Dolcoath Mine was once commonly known as “The Queen of Cornish Mines”. Because it was one of the richest and deepest in Cornwall. The surviving Dolcoath Mine buildings have recently been stabilised (late 1990’s), most of my images were taken during the mid 90’s before the work was carried out.
Today 2017, it is sad that such a great mine has so little left on the surface to see. With the addition of a new road through the Wheal Harriet site. also with new houses being built below William’s shaft, there is even less now.
The sett was first worked for alluvial tin during the 1580’s when the ground was leased to the Crane family from the mineral owners the Basset family. By the 1720’s the mine was being worked for copper, during the 1740’s the workings had reached almost 300ft in depth. In the late 1780’s the mine was over 600ft deep with Copper ore production on the increase. During the years 1785-1789 over 15,000 tons of ore were produced.
Cheap copper production from Parys Mountain in Anglesey caused the mine to close during March 1790. However the Anglesey deposit was soon worked out and the copper prices rose again. In 1799 the mine reopened under Andrew Vivian, Richard Trevithick was engaged as engineer.
The early years of the project brought little profit as the lower levels of the mine had proved so difficult to drain. New engines were installed and production increased to a point where Dolcoath was the fifth largest producer in the South West.
As the mine progressed deeper the copper began to run out, in 1832 closure was once again a possibility. However the mine captain Charles Thomas was convinced that Tin would be found deeper in the workings. This proved to be correct and Dolcoath was producing Tin by the 1850’s.
The mine continued to grow and pay huge profits. By the early 1880’s she was over 2000ft deep and had over 50 miles of passage. Some of the lodes were over 30ft wide and very rich in Tin. Over 2,500ft underground was the 412 fathom level. Here the lode had been mined out and the whole structure was supported by a forest of timber.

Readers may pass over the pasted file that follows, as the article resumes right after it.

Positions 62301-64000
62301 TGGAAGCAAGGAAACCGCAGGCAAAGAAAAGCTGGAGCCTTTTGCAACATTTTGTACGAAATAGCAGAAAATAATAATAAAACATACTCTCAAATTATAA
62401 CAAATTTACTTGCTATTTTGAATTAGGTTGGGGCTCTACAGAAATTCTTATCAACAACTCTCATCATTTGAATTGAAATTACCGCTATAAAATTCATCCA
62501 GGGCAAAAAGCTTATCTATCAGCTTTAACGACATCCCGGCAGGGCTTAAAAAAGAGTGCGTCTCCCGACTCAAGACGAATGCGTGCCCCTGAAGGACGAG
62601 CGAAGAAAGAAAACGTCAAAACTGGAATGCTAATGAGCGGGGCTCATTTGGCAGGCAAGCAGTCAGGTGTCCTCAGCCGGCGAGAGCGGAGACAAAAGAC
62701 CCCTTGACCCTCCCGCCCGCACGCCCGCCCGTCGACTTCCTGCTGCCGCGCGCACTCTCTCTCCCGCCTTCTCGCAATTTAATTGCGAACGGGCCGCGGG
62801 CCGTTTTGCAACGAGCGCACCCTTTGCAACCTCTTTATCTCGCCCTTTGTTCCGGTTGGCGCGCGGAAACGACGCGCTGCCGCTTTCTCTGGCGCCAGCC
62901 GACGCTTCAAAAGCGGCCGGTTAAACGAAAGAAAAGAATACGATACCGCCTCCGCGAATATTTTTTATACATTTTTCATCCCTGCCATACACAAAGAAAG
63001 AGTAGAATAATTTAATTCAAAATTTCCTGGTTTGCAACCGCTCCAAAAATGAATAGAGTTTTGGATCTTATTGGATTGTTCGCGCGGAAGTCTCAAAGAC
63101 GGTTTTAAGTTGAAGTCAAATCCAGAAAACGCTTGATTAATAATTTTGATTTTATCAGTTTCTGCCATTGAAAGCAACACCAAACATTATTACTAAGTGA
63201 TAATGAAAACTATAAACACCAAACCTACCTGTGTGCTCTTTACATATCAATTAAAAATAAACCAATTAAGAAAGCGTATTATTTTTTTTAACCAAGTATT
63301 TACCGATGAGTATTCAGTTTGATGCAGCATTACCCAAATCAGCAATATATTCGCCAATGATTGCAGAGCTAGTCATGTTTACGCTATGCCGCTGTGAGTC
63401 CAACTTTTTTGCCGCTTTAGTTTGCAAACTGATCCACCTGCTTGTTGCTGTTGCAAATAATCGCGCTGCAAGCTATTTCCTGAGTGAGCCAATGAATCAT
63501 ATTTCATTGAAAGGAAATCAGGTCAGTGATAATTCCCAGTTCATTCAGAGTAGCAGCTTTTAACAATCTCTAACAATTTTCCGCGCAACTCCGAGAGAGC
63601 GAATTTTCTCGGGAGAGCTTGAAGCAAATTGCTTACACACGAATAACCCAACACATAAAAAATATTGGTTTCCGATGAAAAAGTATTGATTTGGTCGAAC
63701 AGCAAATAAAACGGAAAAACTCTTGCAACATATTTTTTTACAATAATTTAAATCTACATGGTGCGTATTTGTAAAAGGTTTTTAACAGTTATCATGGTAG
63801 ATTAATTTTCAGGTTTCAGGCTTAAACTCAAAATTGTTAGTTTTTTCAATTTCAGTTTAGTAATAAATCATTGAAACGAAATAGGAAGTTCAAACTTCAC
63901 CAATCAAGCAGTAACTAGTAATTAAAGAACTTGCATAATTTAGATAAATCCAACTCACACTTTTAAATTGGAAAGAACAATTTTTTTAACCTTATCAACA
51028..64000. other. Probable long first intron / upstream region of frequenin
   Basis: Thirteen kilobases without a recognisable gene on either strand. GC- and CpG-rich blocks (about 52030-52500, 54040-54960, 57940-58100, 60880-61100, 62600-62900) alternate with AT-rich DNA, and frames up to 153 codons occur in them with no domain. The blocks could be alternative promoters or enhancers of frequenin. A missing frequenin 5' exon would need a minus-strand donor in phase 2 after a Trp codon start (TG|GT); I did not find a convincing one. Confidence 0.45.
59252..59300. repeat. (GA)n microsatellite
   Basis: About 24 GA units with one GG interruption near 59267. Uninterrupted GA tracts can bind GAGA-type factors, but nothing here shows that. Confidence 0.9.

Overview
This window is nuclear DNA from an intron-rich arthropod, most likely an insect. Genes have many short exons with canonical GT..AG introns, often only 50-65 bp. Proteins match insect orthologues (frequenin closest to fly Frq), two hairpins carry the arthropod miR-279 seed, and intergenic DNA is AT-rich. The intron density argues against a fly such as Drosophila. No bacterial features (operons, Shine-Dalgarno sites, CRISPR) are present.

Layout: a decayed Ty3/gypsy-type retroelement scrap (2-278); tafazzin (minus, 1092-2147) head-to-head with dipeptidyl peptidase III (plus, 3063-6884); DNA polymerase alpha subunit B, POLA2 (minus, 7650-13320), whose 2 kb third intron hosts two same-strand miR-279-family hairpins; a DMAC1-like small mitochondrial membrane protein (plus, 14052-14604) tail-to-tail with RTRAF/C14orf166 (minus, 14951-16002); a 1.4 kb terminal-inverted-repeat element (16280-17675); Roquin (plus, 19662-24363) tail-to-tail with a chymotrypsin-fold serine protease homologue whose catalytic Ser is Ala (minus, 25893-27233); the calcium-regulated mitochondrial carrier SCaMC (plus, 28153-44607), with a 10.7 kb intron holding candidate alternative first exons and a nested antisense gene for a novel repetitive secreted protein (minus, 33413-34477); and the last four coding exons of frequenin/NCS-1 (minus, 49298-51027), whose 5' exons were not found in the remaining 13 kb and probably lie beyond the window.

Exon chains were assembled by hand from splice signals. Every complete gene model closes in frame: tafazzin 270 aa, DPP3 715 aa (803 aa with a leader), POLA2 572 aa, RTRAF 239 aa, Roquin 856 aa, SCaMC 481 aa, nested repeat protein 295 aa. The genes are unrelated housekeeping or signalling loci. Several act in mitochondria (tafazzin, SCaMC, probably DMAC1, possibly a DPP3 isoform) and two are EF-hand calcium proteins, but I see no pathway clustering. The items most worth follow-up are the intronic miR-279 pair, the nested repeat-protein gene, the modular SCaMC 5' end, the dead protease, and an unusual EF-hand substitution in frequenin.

These timbers of best pitch pine were 20″ square and over 30ft in length. Above this man made forest was over 600ft of broken waste rock. The timbers were set 2ft apart creating what was believed to be the biggest and most secure stull in Cornwall.
In September 1893 the famous 412 fathom level was the site of a disaster when part of this massive structure collapsed. It had been noted underground that several of the timbers were bending under the extreme weight above them.
Whilst 8 miners worked to strengthen the stull it suddenly gave way, thousands of tons of rock fell burying the men. The noise was tremendous and a rush of air swept through the workings. This was so strong that a man on the same level was stripped naked and a wagon was thrown a distance of 20ft.
Miners rushed to the site of the fall which had choked the level for a distance of 28 yards. It is difficult to image their feelings in the heat, danger and choking dust. After 40 hours of digging the miners were recovered. Sadly 7 men were killed, the only survivor Richard Davies who was amazingly unhurt.
In 1895 a new Limited Company was formed which replaced the old “Cost Book” system. A new 3000ft vertical shaft was proposed in the southern part of the mine. The aim was to bypass old workings and intersect known lodes.
A new shaft on the sett called Williams Shaft was started and completed during 1912. The shaft is 17ft in diameter and is 3300ft deep, consequently making it the deepest in Cornwall.
The shaft is vertical to 3000ft where it meets the Dolcoath Main Lode. At the bottom is a chamber which contained a battery of electric pumps. The winding arrangement here was unique, the winder could not be placed far enough from the shaft because it would cross a nearby road.
Consequently a winding engine made by Holman Brothers was installed. This was mounted on rails and could literally move along the walls of the house. This enabled the winder driver to keep a straight approach to the headgear over the shaft. As a result the maximum the engine moved was 16ft.
Also at this time the mine was re-equipped with new suface machinery including 40 heads of Californian stamps along with new winding engines.
Sadly the reserves the owners had hoped for were never found. By 1920 the mine had all but been worked out. That and the collapse in the Tin price brought closure.
When the mine closed there was almost 70 miles of underground passage, which now lie flooded and silent. The production is thought to have been 350,000 tons Copper and 80,000 tons of Tin.
The next few general images were taken around the site. Almost all were taken in the early 1990’s the area is now heavily overgrown. A sad ending to such a great mine.
An attempted re-opening on the northern section of the mine occurred during 1923, a new shaft was sunk at Roskear to 2000ft. Sadly the attempt failed, but had the shaft been further deepened they would have intersected the South Crofty Roskear lodes. If this had happened things might have been very different, the irony of Cornish Mining.